Notice that there is a companion END at the end of the procedure. Every TO must have an END.

slideleft 8.25 * :scale

slideleft is a movement primitive, it tells the selected turtle to shift its position to its left the given number of turtle-units, which correspond to OpenGL units. In this case, the number of turtle units to shift left is 8.25 * the value of :scale, which is given as a parameter when tree is called.

forward 20 * :scale

forward is another movement primitive, it tells the selected turtle to move forward the given number of turtle-units.

repeat 4 [

repeat is a loop primitive. It takes two parameters, the number of times to repeat the instruction list, and the instruction list itself, which is bookended by an open square bracket and a closed square bracket. repeat executes the instruction list the specified number of times. The contents of the instruction list can be spread across multiple lines, as it is here, and which follow:

slideleft (10 * (5 - repcount)) * :scale

slideleft is similar to slideright. The rounded brackets tell turtleSpaces which part of the supplied expression to evaluate first. If there are brackets inside brackets, the innermost ‘nest’ is evaluated first. turtleSpaces resolves mathematical expressions using the PEMDAS (BEDMAS) ordering, but often some clarity is required. In the case of the line above, we want to ensure that repcount (the current iteration of the repeat loop) is subtracted from 5 before it is multiplied by 10, and all of that needs to be done before it is multiplied by :scale

turtleSpaces parses right to left. This means that it evaluates expressions in the right of the instruction first. What this means for the statement above is that without brackets, repcount * :scale would be evaluated first. Then 10 * 5. Then the result of repcount  * :scale would be subtracted from 10 * 5. This is not what we want! So we need brackets.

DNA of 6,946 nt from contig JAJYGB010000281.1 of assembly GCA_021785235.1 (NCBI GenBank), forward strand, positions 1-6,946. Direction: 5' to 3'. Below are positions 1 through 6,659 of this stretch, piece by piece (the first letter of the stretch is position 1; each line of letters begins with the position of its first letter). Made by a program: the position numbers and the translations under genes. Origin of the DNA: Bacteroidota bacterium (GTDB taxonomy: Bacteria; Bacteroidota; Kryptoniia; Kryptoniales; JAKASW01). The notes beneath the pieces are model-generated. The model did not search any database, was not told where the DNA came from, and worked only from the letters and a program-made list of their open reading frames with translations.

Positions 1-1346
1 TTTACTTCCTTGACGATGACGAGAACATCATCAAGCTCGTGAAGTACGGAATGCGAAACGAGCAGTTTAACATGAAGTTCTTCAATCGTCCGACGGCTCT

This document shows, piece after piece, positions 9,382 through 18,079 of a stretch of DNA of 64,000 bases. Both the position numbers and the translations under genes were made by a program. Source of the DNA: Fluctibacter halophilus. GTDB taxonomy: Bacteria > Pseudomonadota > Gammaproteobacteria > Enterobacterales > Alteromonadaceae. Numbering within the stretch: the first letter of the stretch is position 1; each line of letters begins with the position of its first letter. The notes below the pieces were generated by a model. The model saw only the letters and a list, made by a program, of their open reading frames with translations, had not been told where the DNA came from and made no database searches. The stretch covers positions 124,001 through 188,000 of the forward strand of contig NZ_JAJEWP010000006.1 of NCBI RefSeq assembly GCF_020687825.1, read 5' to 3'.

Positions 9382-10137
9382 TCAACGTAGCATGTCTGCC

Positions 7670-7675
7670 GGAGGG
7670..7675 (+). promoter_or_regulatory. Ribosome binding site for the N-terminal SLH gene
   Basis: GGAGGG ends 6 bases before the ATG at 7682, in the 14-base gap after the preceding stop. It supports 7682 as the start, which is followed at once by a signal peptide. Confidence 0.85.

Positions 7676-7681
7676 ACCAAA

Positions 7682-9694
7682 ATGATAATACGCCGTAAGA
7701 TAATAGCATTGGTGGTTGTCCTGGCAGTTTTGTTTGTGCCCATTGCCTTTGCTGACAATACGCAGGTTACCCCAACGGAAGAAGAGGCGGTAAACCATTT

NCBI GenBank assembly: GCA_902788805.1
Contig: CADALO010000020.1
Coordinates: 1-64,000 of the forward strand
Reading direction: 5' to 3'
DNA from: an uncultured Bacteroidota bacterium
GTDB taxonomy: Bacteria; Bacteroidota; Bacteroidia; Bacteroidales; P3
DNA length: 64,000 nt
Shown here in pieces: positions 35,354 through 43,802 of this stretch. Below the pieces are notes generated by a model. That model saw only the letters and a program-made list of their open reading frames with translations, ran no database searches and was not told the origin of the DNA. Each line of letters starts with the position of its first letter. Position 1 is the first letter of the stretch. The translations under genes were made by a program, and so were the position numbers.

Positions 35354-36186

left 30

left rotates the turtle to its left the specified number of degrees, in this case 30.

slideright (12 * (5 - repcount)) * :scale

The slideright instruction is similar to the slideleft instruction above, except in this case we are going to slide a bit more right than we did left.

right 30

Similarly to left, right turns the turtle to the right the given number of degrees, also 30 in this case.

]

The closing bracket finishes the instruction list. All of this is collected and given to repeat, which then repeats the instructions the given number of times (4).

left 30 
slideright 5 * :scale 
right 60 
slideright 5 * :scale 
left 30 
repeat 4 [ 
  right 30 
  slideright (12 * repcount) * :scale 
  left 30 slideleft (10 * repcount) * :scale 
]

The next four instructions draw the ‘peak’ of the tree, and the following repeat loop the opposite side of the tree.

back 20 * :scale 
slideleft 8.25 * :scale

back is similar to forward, except the turtle backs up. slideleft you already know!

END

end finishes the procedure.

Once the procedure is entered, you can call it by typing tree and then a scale ‘factor’.

tree 1

tree 0.5

tree 2

0.5 makes a tree half as large as one, and 2 twice as large.

TIP: To make the turtle move smoothly, use the fluid primitive.

fluid

Let’s make another procedure that draws a whole forest!

TO forest
  reset
  repeat 10 [
    penup
    home
    slideleft -150 + random 300
    forward -100 + random 150
    randompencolor
    pendown
    tree (2 + random 8) / 10
  ]
END

Again stepping through each instruction:

TO forest

This procedure declaration doesn’t take a parameter – all we need to know is inside it, and all it will take to call it is a single word: forest.

reset

reset causes the graphical workspace to return to its initial state, erasing any contents and moving all of the turtles to their home positions. It doesn’t erase any procedures but it does erase containers! Unlike other Logos (and like virtually every other programming language), in turtleSpaces all containers (variables) need to be declared by a procedure, they cannot exist on their own and are not otherwise saved in project files. While it seems like a good idea if they could be, it’s really not.

repeat 10 [

The following instructions will be repeated ten times. You can change that to whatever number you want. Or you could make it a parameter in the forest procedure definition, and then replace the number 10 with the container you specified there, such as :trees

penup

Turtles (except for Snappy the camera turtle) start with their pen down after a reset or when they are created. This means they draw lines whenever they move. You can stop them from drawing lines with the penup instruction.

home

home causes the turtle to move to its home position. In Myrtle’s case, her default position is [0 0 0], that is 0 horizontally (x), 0 vertically (y) and 0 in depth (z). All of these are ‘centered’ in their given axis (x y or z). With two-dimensional procedures and programs you don’t need to worry about depth (z). There are other primitives for positioning the turtle we will get into in another tutorial. But for now, we’ll stick with what we’ve learned so far.

slideleft -150 + random 300